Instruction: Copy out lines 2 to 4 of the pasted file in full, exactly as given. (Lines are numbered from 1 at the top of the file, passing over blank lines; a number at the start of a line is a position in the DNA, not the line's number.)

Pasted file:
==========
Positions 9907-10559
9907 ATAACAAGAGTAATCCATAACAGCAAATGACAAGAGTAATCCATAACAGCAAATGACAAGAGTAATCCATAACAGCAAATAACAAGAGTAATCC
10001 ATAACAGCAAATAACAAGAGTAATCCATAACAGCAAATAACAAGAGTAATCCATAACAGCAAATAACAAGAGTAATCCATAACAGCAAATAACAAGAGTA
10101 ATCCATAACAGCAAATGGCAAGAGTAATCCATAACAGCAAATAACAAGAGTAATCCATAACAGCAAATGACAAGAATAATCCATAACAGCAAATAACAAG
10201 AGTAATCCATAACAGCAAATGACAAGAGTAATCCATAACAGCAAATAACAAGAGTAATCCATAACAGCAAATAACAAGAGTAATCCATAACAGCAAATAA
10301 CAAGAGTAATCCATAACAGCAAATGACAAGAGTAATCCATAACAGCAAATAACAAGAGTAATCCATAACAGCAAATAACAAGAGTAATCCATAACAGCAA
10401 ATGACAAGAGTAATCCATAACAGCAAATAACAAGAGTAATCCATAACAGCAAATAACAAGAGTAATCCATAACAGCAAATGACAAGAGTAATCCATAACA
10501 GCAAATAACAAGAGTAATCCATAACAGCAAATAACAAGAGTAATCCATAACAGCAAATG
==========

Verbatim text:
9907 ATAACAAGAGTAATCCATAACAGCAAATGACAAGAGTAATCCATAACAGCAAATGACAAGAGTAATCCATAACAGCAAATAACAAGAGTAATCC
10001 ATAACAGCAAATAACAAGAGTAATCCATAACAGCAAATAACAAGAGTAATCCATAACAGCAAATAACAAGAGTAATCCATAACAGCAAATAACAAGAGTA
10101 ATCCATAACAGCAAATGGCAAGAGTAATCCATAACAGCAAATAACAAGAGTAATCCATAACAGCAAATGACAAGAATAATCCATAACAGCAAATAACAAG